Schurick trial: A punishment to fit the crime

Considering that Paul Schurick faced as much as 12 years in prison for his role in a 2010 election day robocall that fraudulently urged voters to stay home from the polls, the sentence handed down today to former Gov. Robert L. Ehrlich Jr.'s 2010 campaign manager may sound a bit light. Mr. Schurick will serve no jail time and pay no fine. He was sentenced to 30 days of home detention, four years of probation and 500 hours of community service. And he shamefully continued to insist on the courthouse steps after the sentence that a clear attempt to suppress black votes was actually a "counterintuitive" effort to turn out African-American supporters of Mr. Ehrlich. But that is not to say that the former political operative's conviction and sentence were insignificant, or that some good can't come from this sorry episode.

What Mr. Schurick did was to authorize an automated telephone call that went to nearly 200,000 households in heavily Democratic (and heavily African-American) Baltimore City and Prince George's County in the waning hours of the 2010 gubernatorial race. Although the call went out before the polls closed, it told voters to "relax" and watch the results on TV because Gov. Martin O'Malley and President Barack Obama (who wasn't on the ballot) had already been successful. Despite Mr. Schurick's assurance to the contrary, it was a clear attempt to persuade people not to vote through fraud, and there is a law against that in Maryland.

But this case was the first time the statute had been employed. (A trial for political operative Julius Henson, who actually arranged for the call to be recorded and broadcast, has been delayed.) That leaves us with no precedent to gauge whether Mr. Schurick's sentence is more or less than one can expect for such a crime.

Should he have been forced to serve time in jail? It's hard to see what purpose that would serve. Mr. Schurick, who had a long and prominent career in Maryland politics and government before this incident, is no threat to society. He is also no threat to the integrity of future elections; the notoriety he gained as a result of the robocall itself and the subsequent trial and conviction mean his career in politics is over. Any politician who hired him would immediately suffer the taint of this episode.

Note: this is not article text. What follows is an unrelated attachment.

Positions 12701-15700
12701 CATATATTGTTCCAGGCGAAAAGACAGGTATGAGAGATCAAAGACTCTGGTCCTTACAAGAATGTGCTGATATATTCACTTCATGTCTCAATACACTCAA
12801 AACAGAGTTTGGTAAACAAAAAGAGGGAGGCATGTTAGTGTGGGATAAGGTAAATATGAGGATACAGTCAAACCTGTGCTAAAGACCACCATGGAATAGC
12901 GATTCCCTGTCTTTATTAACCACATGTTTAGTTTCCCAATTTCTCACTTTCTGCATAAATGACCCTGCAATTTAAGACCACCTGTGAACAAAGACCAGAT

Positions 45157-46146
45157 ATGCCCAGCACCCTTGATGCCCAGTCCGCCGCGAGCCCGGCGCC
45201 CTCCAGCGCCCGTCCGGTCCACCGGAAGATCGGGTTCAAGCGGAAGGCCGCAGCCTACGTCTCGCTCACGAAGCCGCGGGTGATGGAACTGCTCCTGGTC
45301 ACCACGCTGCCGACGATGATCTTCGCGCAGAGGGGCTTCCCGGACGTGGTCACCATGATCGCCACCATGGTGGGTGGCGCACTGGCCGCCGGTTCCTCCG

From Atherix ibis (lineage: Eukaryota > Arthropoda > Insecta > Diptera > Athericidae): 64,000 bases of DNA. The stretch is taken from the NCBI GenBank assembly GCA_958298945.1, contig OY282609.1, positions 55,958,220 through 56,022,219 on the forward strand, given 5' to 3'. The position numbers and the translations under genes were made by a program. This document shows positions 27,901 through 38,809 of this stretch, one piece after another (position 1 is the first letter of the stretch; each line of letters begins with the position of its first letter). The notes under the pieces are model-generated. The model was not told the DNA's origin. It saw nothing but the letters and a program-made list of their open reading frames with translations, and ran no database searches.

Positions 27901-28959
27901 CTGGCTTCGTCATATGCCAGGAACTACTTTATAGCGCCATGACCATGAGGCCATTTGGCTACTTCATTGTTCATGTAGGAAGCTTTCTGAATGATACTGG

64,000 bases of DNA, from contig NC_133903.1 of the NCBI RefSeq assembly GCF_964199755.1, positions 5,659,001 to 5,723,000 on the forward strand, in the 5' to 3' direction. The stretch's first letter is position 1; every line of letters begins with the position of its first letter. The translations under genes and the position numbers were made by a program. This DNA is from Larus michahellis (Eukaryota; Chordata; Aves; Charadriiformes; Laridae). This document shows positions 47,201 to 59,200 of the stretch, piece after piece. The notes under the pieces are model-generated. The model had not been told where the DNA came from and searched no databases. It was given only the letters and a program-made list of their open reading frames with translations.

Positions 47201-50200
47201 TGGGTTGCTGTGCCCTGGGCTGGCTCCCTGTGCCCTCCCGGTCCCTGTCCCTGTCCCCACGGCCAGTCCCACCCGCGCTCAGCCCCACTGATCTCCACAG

And even without Mr. Schurick's going to jail, this case serves as a warning sign to everyone else involved in Maryland politics that there are lines that cannot be crossed. This state has a rough history of election day shenanigans — what Mr. Schurick did was not all that different from distributing anonymous fliers that have been known to circulate before a Tuesday election, reminding people to be sure to vote on Wednesday. But the legislature's adoption of this law reflects a welcome evolution of public standards on electoral conduct. The right to vote is precious, and we will not abide the use of fraud, threats or intimidation to keep people from exercising it. The next time someone suggests a voter suppression strategy to a Maryland political candidate or campaign manager, will they think of Mr. Schurick — and of his plea for leniency from Judge Lawrence P. Fletcher-Hill: "I made a decision that destroyed the legacy that I left for my career"? You bet.

A hefty fine might well have underscored the point, but it would not have achieved another key purpose of a sentence, and that is to provide some restitution to those who have been wronged. That's where the requirement of community service comes in. The 500 hours (incidentally, the same amount of time to which former Baltimore Mayor Sheila Dixon was sentenced) must be split between the two communities that were the target of the robocall, Baltimore City and Prince George's County.

That's appropriate, but we would urge Mr. Schurick to go one step further. Mr. Schurick's offense was specifically against the right of franchise in those two jurisdictions, and he should tailor his community service to undo that damage. The robocall had no immediate practical effect in that it did not prevent Mr. Schurick's candidate from losing in a landslide. But it did feed cynicism about the political process. That is a harm that Mr. Schurick can and should use his 500 hours to address. He could spend the time helping people to register to vote, volunteering as an election judge or speaking to community groups to explain why voting is important. Then he might learn just how ridiculous it was for him to lament that campaigns from now on will be "bland," and he might learn just how that robocall sounded on the other end fo the line. It wouldn't restore his legacy, but working to increase the voter turnout he once tried to suppress would be a fitting sign of devotion to the political system to which he had dedicated his life.

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